Sterling HeightsSeptember 10, 2012
Firefighters delve into world of dementia
By Cortney Casey
C & G Staff Writer
Imagine everyday activities like cleaning, preparing a meal, doing laundry, jotting notes, communicating with family members, giving and receiving directions.
Now imagine tackling those same tasks while grappling with physical and cognitive impairments like pain, loss of dexterity, discomfort, distraction and disorientation.
Welcome to the life of an elderly patient with Alzheimer’s disease or dementia.
Sterling Heights firefighters recently spent a few minutes enduring what such patients deal with around the clock during a sensitivity and awareness training conducted by firefighter/paramedic Vinnie Schwartz.
“Most of our runs that we do are medical in nature, and most of those runs are geriatric in nature. To respond to the elderly people on medical runs is a common occurrence for us,” said interim Fire Chief Chris Martin. “You kind of have to keep reminding the guys that dealing with people as they get older is really tricky, because all of their senses change. This training gives them the perspective from the elder point of view. It tries to put the firefighter in the position of being the elderly patient, so they get the realization of how they should be treating them.”
Schwartz became intrigued by the topic after his father-in-law was diagnosed with dementia and Alzheimer’s two years ago. He chose it as his research subject during a recent Macomb Community College class on EMS instruction and subsequently became one of only 10 people nationwide selected annually to complete the Virtual Dementia Tour certification course in Georgia.
Last month, he began administering a class to his Sterling colleagues that pairs the Virtual Dementia Tour with a presentation he developed himself. Schwartz’s addendum is specifically geared toward first responders, extrapolating lessons learned during the first-hand tour portion for better care delivery in the field.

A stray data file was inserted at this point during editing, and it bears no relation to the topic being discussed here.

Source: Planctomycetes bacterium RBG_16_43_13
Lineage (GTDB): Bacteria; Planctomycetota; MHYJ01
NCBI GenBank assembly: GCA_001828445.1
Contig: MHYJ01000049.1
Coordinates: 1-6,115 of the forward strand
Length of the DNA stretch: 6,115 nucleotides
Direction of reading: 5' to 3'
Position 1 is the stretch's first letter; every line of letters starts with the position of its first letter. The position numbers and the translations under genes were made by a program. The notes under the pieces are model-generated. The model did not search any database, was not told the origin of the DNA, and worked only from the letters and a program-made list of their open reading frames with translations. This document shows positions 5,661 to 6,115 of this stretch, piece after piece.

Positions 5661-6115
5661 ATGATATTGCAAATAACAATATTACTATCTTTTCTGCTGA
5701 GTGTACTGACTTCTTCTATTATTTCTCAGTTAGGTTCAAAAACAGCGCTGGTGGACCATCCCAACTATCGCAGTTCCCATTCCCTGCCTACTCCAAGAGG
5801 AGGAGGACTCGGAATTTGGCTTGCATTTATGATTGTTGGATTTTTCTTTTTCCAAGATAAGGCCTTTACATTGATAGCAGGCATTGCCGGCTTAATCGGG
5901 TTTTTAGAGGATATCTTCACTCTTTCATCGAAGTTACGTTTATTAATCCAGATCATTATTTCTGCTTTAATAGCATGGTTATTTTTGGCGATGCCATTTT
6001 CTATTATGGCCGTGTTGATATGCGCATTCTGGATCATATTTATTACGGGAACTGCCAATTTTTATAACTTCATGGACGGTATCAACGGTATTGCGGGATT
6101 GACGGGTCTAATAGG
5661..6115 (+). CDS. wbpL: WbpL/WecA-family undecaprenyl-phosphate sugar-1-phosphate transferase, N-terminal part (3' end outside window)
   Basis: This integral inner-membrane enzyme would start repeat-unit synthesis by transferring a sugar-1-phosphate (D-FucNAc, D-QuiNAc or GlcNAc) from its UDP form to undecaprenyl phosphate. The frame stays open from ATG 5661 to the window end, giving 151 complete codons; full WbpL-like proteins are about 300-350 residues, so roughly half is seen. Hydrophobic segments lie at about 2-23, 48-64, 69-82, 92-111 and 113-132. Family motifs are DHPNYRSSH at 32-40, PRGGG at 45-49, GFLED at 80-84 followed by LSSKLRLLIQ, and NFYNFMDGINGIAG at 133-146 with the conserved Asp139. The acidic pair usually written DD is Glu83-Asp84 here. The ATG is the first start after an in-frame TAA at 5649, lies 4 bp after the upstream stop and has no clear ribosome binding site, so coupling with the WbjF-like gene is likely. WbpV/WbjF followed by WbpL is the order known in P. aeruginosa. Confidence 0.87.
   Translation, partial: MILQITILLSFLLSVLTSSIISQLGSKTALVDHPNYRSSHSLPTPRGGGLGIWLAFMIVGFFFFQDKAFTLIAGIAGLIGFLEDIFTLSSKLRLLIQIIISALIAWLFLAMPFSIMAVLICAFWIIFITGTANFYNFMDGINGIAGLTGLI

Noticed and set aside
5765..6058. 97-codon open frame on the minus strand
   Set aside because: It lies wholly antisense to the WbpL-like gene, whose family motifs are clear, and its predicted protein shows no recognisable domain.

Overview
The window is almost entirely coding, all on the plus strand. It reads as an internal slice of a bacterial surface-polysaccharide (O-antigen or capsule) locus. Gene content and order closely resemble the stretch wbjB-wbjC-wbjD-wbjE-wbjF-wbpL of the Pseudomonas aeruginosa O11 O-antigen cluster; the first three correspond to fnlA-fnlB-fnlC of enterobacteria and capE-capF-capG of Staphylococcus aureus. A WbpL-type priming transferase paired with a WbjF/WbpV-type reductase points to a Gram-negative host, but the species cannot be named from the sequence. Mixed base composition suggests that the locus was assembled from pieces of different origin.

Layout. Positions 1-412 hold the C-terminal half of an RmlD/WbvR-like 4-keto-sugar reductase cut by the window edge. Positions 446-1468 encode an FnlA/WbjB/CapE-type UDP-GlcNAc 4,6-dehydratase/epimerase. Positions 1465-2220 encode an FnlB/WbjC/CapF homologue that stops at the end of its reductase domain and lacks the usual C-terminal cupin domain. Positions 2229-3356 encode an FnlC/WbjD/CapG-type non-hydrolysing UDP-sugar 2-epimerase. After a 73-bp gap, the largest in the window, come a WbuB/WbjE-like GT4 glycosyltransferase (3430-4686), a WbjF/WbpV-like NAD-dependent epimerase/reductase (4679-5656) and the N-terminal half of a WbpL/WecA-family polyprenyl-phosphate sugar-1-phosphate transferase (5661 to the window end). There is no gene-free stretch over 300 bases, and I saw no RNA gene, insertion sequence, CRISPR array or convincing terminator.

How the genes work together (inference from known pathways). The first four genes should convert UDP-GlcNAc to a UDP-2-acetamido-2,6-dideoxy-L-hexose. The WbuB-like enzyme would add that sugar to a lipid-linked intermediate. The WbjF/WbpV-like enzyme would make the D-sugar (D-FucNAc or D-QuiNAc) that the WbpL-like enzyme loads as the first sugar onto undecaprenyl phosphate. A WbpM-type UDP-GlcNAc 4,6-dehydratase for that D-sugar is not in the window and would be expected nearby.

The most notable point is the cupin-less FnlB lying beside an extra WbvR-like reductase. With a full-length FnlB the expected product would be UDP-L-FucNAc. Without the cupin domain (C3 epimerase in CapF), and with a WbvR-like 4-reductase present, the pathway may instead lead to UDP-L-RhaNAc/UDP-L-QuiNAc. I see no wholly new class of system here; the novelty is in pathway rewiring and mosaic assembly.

During the tour Schwartz employs props, such as special goggles, headphones and gloves, to interfere with participants’ senses — including visual, auditory, tactile and ambulatory abilities — while manipulating information flow to simulate cognitive impairment.
The students are turned loose, alone and in pairs, to perform seemingly simple tasks in a cramped room. Schwartz observes from the corner, taking notes as the usually able-bodied participants struggle mightily under their constraints.
Afterward, they’re debriefed on their performances and discuss how the challenges they experienced translate to behaviors exhibited by real-life dementia patients.
When understood as coping mechanisms, some of those actions seem much more comprehensible, said Schwartz. For instance, patients may closely shadow a relative because they’re trying to figure out what they’re supposed to be doing; they may talk to themselves because they’re trying to focus their attention, he said.
The program’s goal is to connect with students at all three levels of learning: psychomotor, cognitive thinking and — the most difficult — affective/emotion, said Schwartz.
Also, paramedics who are more aware of the general physical challenges the majority of elderly patients face daily may be better able to narrow down conditions that exhibit similar symptoms, he added.
EMS workers “are the eyes and ears out in the field,” the people who see patients’ surroundings, observe their behavior briefly at home and often speak to caretakers on the scene prior to hospital transport, said Schwartz.
Geriatrics is an especially critical field, considering the aging population and the prevalence of Alzheimer’s and dementia, which affects one in eight people, said Schwartz.
For firefighter/paramedic Ryan Sears, who went through Schwartz’s training, said the onslaught of so many simultaneous physical and mental hurdles was eye opening.
He found the simulation of garbled hearing the most difficult to overcome and said it drove home the necessity of speaking clearly when trying to communicate with older patients.
“It really makes your focus go away,” said Sears. “It makes us, as a provider, be more attentive and speak up. To do something like this and actually open your eyes and see what it’s like from their point of view — I think the care can only get better.”
For more information on the training, contact Schwartz at (586) 405-2158 or email email@example.com.
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